Why was the study done?
Firefighters are at a higher risk for mental health disorders than members of the general public. Many strategies to mitigate mental health issues in firefighters have been developed, Peer support is one of the most commonly used strategies. It is presented either formally or informally in many firefighter organizations. Trained peer supporters often offer low-level psychological interventions, identify at risk co-workers, or facilitate getting professional help. However, there has been very little research into how effective these strategies are.
Many fire services from across Alberta participated in battling the Fort McMurray fire in 2016. Each fire service differed in the mental health preparations before and after the fire, offering a unique opportunity to compare mental health outcomes between the groups.
What was done in the study?
Participants were asked about mental health supports and completed questionnaires on anxiety, depression, and PTSD over the course of the 30 months after the Fort McMurray fire. Data from 745 firefighters was used to learn about mental health supports offered in their organization at four time periods:
- Resiliency/mental health training before the fire;
- mental health support during the fire;
- support in the 48 hours after the fire;
- on-going support in the months after the fire.
Chiefs of 78 of the organizations involved were also interviewed to gather their opinions of the supports offered at these four time periods.
What did we learn?
- When interviewed, 44 chiefs reported their services had peer support, with 31 saying the peer supporters were formally trained.
- When asked about the supports at each of the periods, the chiefs and the firefighters demonstrated a lack of agreement :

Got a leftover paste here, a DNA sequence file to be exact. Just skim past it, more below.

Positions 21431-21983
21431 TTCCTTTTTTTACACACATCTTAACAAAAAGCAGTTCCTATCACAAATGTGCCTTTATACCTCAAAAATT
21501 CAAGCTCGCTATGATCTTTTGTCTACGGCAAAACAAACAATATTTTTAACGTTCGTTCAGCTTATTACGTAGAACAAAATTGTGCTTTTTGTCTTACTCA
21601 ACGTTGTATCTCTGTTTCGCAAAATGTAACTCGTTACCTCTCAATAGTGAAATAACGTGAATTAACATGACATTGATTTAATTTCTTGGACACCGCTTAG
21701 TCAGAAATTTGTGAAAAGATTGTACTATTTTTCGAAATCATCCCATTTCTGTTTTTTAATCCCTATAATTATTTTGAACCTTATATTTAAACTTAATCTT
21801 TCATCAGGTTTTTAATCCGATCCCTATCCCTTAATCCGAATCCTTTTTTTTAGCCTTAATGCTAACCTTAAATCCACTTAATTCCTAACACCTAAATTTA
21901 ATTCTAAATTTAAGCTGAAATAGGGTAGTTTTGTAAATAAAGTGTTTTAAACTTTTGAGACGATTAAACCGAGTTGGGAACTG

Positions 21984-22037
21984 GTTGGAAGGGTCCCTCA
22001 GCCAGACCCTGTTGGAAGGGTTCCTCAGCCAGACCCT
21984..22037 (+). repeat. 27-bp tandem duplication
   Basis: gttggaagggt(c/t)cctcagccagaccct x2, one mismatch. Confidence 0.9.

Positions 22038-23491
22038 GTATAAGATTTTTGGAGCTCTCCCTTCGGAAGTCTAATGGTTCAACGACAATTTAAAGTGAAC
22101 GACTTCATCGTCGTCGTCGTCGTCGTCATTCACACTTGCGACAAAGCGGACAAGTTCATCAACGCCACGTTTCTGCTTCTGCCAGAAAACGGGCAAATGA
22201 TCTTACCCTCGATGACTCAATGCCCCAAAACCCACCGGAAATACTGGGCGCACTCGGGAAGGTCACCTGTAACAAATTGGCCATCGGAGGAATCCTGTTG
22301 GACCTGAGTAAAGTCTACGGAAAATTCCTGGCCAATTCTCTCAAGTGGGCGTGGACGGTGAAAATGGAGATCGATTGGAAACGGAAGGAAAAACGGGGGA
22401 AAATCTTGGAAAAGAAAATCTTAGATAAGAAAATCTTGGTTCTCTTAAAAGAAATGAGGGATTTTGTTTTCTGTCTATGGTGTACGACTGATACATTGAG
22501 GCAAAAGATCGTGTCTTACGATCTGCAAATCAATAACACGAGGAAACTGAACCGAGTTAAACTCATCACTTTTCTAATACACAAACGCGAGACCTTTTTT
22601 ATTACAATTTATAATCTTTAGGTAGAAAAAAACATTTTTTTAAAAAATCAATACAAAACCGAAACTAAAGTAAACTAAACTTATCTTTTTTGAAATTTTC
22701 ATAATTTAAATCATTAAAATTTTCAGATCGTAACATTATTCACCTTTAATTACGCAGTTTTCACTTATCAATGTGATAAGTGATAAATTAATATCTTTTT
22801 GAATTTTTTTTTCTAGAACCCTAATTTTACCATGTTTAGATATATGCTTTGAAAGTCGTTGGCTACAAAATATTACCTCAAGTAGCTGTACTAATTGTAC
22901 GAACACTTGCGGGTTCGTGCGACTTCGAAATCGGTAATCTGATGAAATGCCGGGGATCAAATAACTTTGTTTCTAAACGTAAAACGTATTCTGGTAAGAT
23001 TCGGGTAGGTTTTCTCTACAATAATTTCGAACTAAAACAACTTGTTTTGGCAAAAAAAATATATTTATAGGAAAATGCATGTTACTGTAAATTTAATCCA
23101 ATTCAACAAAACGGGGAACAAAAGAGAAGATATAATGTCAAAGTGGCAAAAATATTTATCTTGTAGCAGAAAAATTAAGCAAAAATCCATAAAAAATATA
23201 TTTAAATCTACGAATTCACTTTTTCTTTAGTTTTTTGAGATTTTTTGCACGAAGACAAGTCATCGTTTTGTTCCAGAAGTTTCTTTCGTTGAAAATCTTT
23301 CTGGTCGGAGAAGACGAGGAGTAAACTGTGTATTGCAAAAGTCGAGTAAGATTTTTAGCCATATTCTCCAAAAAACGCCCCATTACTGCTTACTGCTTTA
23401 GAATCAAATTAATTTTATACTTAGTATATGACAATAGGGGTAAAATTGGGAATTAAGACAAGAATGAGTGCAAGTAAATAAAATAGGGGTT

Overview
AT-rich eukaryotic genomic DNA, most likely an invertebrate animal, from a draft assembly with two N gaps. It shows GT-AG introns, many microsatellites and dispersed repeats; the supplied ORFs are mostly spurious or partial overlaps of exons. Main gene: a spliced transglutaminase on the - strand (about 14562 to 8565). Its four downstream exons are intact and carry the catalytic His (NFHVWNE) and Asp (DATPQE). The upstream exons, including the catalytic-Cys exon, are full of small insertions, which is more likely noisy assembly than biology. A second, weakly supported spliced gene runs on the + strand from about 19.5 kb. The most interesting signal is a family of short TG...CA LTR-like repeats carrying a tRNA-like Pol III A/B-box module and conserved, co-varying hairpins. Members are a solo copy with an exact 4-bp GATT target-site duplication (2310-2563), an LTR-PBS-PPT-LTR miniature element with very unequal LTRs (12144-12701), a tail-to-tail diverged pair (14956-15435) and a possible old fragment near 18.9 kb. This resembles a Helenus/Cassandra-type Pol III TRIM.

|Period||Chiefs said Yes||Frontline said Yes|
|Resiliency training before the fire||57.1%||34.7%|
|Mental health support during the fire||55.8%||19.6%|
|Support in the first 48hrs after the fire||82.1%||24.5%|
|Support in the months after the fire||51.7%||35.9%|
- Reductions in mental health symptoms for anxiety, depression, and PTSD were seen in each period when support was given.
- Symptoms of anxiety and depression were reduced by resiliency training before the fire.
- There was a greater reduction in symptoms of anxiety and depression when fire chiefs and firefighters agreed that support was provided.
- Supports provided impacted PTSD the least.
- Those who had access to peer support post-fire had a reduced risk of having a mental health disorder.
- There was no difference in the likeliness of mental health disorders between those given formal peer support vs. those given informal peer support.
Where do we go from here?
There are many limitations to this study, like a lack of detail on the type of peer support given. However, there are a couple of important themes that emerged from this study. Firstly, it is clear that offering support may not be enough. The support needs to be recognized and acknowledged by the frontline for it to be successful. This study’s data provides evidence that peer support may reduce mental health symptoms after a critical incident. More research into the effectiveness of peer support is needed.
The original wording of the study was changed and condensed for the current research summary.
Cherry, N., Galarneau, JM., Haynes, W., & Sluggett, B. (2021). The role of organizational supports in mitigating mental ill health in firefighters: A cohort study in Alberta, Canada. America Journal of Industrial Medicine. https://doi.org/10.1002/ajim.23249
Summary prepared by Kossick, E. Reviewed & edited by Barootes, B. & Cherry, N.